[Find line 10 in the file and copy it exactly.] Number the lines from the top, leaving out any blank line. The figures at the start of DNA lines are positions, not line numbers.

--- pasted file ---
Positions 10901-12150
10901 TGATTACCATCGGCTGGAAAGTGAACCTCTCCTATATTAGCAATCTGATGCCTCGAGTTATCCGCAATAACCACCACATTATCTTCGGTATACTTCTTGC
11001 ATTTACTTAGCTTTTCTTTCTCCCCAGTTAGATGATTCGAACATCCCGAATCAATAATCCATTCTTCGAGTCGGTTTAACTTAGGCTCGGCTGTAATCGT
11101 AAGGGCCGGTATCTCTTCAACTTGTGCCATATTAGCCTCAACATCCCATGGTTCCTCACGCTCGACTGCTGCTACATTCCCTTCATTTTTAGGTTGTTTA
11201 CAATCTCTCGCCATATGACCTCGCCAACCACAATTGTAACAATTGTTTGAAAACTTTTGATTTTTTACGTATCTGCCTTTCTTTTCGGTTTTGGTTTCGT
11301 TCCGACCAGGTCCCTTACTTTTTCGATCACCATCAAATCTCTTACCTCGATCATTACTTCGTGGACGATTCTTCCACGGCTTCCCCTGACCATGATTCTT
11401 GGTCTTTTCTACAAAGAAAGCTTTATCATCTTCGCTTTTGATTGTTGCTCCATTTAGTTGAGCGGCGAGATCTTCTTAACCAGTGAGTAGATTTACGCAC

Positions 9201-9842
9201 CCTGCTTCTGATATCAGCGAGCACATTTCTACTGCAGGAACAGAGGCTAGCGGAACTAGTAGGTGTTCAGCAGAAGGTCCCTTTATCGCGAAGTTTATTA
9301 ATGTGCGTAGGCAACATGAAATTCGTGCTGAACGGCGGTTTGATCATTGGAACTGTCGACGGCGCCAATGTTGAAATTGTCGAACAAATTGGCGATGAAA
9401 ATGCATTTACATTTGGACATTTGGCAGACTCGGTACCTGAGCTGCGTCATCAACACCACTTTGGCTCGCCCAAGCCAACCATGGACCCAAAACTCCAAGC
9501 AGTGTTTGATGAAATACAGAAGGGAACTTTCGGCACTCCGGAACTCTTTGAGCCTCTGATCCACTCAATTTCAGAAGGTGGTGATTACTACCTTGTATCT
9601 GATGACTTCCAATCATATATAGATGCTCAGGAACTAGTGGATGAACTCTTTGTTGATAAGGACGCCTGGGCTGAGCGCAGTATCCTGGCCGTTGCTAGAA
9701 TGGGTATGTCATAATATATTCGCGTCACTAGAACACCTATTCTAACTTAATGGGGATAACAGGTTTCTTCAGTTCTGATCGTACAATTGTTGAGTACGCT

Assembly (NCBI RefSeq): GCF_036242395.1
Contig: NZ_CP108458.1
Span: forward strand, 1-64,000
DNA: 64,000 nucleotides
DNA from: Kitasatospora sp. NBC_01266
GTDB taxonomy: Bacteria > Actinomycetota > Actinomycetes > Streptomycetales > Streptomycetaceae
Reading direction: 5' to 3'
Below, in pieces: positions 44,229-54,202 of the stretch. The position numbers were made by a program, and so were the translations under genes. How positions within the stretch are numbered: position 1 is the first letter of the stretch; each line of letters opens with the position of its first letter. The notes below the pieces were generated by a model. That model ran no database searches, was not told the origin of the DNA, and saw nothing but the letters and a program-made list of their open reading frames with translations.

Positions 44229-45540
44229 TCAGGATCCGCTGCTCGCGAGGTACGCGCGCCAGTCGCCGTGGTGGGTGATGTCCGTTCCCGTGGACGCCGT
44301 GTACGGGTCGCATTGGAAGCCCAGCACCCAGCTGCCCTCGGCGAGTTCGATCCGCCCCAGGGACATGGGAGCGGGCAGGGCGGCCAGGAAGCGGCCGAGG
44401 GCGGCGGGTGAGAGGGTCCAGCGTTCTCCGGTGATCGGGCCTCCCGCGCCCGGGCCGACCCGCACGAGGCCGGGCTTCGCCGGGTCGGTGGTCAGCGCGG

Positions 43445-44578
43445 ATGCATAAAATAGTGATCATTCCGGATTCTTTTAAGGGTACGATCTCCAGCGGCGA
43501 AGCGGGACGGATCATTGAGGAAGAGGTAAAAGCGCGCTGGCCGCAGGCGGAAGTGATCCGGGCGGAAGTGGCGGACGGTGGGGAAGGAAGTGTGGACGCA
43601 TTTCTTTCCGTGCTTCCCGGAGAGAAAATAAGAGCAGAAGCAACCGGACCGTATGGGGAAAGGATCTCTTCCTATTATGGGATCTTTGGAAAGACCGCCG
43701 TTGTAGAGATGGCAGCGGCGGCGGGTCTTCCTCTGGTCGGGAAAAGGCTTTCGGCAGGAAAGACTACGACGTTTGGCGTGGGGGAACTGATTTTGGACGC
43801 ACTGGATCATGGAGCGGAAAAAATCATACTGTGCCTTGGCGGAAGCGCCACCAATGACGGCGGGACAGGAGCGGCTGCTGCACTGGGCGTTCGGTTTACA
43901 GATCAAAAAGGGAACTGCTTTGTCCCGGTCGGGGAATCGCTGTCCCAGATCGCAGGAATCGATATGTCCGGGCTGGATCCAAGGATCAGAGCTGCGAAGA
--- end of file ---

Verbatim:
9301 ATGTGCGTAGGCAACATGAAATTCGTGCTGAACGGCGGTTTGATCATTGGAACTGTCGACGGCGCCAATGTTGAAATTGTCGAACAAATTGGCGATGAAA